You’ll find this hard to believe, but I have an unfortunate tendency to wisecrack. Sometimes, they get out of hand, becoming the conversational goal. Function – communication – gets lost in the quest for form (and you’ll recall that “Form Follows Function” is one of the three great laws of management).

I victimized a perfectly good argument this way a few columns ago. Comparing the costs of mainframe and client/server computing, I described a small system – few users, low transaction volume, small table size – and then asked which would cost more, the mainframe or client/server version. Instead of just making the point, I tried to be clever (I said, “Hint: the word “COBOL” shouldn’t appear in your answer,”) successfully inverting my meaning.

I hate it when that happens.

This was a minor gaffe. Worse was another recent column in which I Salingered InfoWorld‘s readers. (To Salinger – v. transitive: to state as authoritative knowledge information gleaned from secondary sources, thereby perpetuating unfounded rumor. From Pierre Salinger, who repeated an unfounded Internet rumor as fact, trying to precipitate a major scandal.)

I’d read that the license terms for Microsoft Office 97 only allowed licensees to run it on Microsoft operating systems, and, trusting the source, I used this “fact” in my column.

For the record, the license terms do not – repeat, not – include this restriction. My sources of information were wrong. I should have read the license terms myself instead of relying on secondary sources. With too little time to do so, I took a chance instead.

Usually, when someone makes a mistake in print they run a correction, say, “we regret the error,” and move on.

I got to thinking, though. We all have too little time to absorb too much information, make sense of it, and decide on courses of action. That means we have to take shortcuts, relying on news articles, opinion pieces summarizing news articles, and even opinion pieces summarizing other opinion pieces.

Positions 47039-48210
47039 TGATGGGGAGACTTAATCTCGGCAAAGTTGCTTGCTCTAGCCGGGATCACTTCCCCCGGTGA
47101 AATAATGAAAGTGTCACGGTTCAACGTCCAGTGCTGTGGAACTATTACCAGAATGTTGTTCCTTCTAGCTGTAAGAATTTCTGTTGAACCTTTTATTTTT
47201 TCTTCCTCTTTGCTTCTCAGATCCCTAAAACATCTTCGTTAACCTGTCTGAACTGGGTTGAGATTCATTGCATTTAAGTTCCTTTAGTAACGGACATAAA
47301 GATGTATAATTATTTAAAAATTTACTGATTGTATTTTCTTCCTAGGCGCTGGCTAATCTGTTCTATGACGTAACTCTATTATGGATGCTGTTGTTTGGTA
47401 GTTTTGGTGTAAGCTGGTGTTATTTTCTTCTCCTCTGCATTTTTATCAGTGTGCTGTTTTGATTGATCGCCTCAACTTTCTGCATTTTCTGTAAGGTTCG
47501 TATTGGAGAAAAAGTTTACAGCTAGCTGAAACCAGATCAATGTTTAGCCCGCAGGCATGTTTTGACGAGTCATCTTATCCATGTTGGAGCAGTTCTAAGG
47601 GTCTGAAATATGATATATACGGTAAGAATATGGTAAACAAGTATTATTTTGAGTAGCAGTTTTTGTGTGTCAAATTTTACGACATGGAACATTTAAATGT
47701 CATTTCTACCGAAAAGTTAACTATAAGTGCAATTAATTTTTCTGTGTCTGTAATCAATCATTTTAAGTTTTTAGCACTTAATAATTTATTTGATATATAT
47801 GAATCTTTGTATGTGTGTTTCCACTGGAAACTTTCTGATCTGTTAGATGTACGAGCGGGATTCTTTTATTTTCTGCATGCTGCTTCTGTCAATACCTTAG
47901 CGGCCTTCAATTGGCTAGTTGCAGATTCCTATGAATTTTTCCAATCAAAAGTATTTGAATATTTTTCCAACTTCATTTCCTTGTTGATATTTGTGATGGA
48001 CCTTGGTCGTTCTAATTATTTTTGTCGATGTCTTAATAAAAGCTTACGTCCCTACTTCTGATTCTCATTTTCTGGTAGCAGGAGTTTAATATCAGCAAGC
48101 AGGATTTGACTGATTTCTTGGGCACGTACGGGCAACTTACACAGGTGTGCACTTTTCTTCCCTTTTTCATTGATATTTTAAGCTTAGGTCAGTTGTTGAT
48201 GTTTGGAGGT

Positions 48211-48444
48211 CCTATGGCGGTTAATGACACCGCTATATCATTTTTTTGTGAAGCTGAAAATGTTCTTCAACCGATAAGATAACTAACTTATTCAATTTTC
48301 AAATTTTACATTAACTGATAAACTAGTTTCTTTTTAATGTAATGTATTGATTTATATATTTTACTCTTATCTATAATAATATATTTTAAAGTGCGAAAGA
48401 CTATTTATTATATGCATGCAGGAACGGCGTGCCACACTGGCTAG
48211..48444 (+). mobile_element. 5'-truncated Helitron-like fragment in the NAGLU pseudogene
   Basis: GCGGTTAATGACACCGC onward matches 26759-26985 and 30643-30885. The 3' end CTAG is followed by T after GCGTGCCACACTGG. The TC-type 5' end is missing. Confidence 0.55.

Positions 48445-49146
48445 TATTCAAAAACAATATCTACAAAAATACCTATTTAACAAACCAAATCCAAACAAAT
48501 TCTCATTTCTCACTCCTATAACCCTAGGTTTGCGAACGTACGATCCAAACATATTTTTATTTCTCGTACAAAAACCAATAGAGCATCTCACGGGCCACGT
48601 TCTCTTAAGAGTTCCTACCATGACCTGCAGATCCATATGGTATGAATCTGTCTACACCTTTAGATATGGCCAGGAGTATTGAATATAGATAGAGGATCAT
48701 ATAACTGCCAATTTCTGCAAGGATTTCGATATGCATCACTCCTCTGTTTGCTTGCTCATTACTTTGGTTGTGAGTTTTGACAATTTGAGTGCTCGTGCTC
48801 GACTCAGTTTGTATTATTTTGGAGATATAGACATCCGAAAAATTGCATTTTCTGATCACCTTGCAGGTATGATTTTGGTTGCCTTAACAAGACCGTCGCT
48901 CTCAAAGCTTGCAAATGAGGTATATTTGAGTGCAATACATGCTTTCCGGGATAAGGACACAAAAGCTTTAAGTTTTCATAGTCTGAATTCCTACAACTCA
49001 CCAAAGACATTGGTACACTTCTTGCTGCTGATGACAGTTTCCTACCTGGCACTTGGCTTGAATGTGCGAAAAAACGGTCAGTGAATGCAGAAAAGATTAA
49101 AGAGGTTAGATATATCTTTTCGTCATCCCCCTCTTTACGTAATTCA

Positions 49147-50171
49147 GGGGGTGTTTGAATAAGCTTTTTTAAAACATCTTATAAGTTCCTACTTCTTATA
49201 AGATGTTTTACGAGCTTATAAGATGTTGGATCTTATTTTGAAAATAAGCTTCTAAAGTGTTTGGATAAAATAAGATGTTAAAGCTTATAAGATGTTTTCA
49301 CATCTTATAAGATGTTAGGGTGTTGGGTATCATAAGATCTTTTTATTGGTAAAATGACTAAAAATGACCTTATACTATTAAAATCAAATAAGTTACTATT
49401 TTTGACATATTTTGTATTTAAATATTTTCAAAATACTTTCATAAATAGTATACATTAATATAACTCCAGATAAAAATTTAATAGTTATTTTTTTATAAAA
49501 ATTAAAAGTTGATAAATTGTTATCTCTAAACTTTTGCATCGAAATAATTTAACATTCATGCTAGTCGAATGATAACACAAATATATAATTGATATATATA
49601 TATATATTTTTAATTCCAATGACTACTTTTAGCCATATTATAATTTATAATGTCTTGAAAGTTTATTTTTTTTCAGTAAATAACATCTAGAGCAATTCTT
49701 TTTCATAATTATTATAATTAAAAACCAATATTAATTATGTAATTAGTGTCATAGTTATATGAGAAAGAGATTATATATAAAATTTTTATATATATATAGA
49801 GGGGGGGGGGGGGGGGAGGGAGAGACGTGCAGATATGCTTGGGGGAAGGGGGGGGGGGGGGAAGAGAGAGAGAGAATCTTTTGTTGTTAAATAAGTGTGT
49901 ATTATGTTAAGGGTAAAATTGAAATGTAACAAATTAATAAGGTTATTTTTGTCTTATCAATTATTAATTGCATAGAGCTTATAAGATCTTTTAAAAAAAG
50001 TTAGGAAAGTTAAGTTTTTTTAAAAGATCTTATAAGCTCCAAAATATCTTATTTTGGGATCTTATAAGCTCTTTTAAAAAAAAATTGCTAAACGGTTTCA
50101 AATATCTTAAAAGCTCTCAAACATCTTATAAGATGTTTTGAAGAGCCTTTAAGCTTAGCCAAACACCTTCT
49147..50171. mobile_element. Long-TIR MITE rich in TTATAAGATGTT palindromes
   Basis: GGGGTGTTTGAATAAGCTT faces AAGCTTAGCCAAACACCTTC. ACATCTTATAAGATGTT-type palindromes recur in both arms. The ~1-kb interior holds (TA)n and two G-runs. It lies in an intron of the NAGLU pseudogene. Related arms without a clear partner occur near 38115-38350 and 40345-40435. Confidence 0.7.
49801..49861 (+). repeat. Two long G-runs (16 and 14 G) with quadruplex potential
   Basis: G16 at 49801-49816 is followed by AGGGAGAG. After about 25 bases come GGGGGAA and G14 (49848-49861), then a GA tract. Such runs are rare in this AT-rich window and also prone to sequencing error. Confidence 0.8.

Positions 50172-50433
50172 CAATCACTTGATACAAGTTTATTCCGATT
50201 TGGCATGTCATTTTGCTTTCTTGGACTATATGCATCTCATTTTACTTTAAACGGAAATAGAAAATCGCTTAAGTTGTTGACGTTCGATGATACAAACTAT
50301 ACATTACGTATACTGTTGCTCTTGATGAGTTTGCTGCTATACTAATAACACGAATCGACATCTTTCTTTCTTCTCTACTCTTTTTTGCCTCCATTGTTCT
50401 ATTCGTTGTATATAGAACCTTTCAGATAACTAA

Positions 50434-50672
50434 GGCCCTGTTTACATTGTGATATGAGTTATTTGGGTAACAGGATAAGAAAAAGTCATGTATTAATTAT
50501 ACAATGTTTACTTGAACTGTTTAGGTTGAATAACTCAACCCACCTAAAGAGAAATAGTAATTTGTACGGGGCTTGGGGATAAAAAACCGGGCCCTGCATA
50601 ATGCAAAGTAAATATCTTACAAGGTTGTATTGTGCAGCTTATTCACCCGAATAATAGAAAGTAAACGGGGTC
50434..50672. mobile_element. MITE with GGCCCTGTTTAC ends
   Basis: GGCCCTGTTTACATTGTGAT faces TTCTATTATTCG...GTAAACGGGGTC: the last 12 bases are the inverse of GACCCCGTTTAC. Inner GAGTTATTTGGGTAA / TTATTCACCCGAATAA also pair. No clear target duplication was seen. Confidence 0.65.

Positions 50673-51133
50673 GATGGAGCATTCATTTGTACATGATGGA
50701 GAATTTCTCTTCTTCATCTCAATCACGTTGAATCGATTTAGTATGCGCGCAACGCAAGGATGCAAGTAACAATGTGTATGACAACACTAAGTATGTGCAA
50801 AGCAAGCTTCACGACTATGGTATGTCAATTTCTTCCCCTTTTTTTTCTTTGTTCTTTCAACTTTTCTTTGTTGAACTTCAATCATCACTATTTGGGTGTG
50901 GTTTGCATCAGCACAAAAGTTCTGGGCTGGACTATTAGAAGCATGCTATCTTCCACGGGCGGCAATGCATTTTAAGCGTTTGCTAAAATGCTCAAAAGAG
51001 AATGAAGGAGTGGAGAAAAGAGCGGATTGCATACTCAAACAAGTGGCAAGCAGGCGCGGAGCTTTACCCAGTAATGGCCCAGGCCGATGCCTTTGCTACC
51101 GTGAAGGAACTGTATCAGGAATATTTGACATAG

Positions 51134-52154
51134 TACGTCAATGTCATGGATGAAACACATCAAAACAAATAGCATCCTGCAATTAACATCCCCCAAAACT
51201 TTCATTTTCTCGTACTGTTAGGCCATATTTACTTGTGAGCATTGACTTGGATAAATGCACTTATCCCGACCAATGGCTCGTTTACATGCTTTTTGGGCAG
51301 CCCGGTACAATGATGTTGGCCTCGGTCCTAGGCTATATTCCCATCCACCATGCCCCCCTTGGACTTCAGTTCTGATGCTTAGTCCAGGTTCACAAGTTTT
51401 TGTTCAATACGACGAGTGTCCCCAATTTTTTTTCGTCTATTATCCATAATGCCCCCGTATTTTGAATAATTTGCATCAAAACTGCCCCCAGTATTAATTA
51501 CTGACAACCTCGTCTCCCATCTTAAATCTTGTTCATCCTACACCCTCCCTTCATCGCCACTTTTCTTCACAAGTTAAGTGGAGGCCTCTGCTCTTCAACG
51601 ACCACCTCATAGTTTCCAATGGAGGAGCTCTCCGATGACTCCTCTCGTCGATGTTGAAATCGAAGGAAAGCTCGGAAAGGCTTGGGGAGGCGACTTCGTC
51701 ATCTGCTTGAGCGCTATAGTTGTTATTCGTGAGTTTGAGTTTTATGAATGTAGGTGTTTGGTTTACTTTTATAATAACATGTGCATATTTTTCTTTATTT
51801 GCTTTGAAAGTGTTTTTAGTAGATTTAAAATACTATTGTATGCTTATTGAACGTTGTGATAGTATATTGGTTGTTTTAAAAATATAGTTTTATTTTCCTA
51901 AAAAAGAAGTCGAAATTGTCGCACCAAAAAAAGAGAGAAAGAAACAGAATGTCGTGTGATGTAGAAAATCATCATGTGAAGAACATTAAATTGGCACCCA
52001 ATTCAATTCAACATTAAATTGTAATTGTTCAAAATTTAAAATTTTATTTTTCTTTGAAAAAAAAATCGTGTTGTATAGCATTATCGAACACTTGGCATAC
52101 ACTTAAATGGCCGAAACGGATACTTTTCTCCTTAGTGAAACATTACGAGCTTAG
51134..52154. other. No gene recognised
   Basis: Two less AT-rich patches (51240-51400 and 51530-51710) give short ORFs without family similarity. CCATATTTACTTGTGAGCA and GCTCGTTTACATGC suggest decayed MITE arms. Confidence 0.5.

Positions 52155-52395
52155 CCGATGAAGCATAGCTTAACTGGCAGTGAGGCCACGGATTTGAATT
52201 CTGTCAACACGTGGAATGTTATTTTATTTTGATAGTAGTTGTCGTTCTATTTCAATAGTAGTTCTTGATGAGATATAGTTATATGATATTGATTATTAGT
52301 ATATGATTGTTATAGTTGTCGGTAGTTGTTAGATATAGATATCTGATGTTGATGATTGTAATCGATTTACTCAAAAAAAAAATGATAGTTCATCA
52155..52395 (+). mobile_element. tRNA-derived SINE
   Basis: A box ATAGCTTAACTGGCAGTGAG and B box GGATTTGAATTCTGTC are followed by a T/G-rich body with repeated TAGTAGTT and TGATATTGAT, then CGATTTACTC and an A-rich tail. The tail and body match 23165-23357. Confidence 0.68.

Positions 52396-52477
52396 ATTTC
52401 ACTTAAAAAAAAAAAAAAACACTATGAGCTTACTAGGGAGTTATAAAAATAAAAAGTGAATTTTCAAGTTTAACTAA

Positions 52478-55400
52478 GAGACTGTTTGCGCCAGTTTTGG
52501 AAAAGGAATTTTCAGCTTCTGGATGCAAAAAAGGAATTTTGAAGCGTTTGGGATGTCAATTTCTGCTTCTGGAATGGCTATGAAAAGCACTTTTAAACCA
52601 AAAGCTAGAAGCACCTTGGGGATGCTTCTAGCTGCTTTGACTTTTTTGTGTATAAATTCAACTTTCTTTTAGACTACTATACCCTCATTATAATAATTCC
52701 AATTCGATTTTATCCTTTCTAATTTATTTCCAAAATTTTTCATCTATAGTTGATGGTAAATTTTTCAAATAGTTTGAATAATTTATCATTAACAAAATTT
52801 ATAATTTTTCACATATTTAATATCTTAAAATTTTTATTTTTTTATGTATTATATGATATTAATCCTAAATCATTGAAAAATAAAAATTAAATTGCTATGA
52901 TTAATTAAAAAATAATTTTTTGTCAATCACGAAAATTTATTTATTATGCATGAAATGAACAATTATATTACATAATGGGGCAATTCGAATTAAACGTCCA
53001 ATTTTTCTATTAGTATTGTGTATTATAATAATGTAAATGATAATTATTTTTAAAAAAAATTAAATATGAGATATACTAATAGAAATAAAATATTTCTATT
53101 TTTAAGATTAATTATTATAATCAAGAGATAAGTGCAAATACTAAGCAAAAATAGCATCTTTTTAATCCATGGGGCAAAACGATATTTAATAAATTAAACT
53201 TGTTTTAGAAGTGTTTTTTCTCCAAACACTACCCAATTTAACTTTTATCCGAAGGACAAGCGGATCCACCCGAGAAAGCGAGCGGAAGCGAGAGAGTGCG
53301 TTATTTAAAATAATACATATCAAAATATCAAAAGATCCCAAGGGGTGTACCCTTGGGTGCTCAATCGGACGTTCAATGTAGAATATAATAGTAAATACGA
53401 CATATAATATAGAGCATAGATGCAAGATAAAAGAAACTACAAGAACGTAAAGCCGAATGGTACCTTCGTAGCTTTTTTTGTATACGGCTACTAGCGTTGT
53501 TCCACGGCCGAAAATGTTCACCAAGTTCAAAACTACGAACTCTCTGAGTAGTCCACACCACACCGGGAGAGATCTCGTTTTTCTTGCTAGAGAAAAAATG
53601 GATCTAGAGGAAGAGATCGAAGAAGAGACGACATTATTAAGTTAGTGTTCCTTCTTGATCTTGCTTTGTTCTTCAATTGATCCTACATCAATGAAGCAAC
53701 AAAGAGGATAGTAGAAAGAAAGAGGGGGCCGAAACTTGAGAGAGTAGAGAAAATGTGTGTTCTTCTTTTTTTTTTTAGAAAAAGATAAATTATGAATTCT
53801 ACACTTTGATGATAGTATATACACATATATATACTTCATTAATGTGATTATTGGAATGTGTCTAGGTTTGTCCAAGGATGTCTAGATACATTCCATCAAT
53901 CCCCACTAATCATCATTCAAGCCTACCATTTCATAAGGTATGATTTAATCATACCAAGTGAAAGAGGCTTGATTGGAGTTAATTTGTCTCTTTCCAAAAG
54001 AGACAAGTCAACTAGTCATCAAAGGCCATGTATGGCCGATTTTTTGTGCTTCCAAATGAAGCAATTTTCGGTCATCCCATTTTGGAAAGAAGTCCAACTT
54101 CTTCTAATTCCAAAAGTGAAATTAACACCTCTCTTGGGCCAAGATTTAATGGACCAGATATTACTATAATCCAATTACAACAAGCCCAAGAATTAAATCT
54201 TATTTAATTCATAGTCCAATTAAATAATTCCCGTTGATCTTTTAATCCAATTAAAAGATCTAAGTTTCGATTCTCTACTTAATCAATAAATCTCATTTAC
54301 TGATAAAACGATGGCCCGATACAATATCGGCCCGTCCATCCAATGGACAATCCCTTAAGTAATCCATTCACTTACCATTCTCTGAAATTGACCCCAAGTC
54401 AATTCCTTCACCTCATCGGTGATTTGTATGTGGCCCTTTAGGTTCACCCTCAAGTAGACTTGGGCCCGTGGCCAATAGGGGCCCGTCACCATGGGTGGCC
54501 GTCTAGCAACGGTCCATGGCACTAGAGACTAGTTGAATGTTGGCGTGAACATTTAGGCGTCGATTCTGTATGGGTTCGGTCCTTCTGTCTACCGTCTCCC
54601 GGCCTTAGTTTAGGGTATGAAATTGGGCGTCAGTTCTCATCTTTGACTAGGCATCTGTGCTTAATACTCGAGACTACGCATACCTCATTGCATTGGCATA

Usually, this amounts to efficiently using limited time. It can, however, lead to embarrassing mistakes.

The Internet magnifies this dilemma greatly. It’s the nature of print media that you can make an informed judgment regarding the trustworthiness of what you read. It’s the nature of the Internet that you can’t. Any damned fool can create Web pages that look just as official and authoritative as InfoWorld Electric. The Internet may be the greatest source of information ever, but figuring out what constitutes information and what constitutes deception, rumor-mongering, or just plain trouble-making isn’t all that easy.

Here’s what’s needed: Some independent authority should establish a certification program for information providers. The program will define minimum standards for news gathering and editorial practice. Sites that qualify will be allowed to display the “TIP” (Trusted Information Provider) logo. Consumers of information can then look for the TIP logo before accepting what they read.

This – the ISO9000 of publishing – would be of awesomely high value for every information consumer on the planet. It wouldn’t guarantee perfection. It would let you know whether your source is worth attending to.

No TIP certification program exists today, and in its absence you have to make your own decisions regarding how to be sure what you’ve read reflects reality. As stated before in this space, you need a finely tuned BS detector.

This isn’t a new problem. There’s a branch of philosophy – epistemology – that deals with how we know what we know. It teaches that there’s no such thing as absolute certainty, just relative confidence.

Which, I guess, means we all have to gather information to the depth we think is appropriate, draw the best conclusions we can, and hope to get it right when it counts.

And to always acknowledge the possibility that we got it wrong.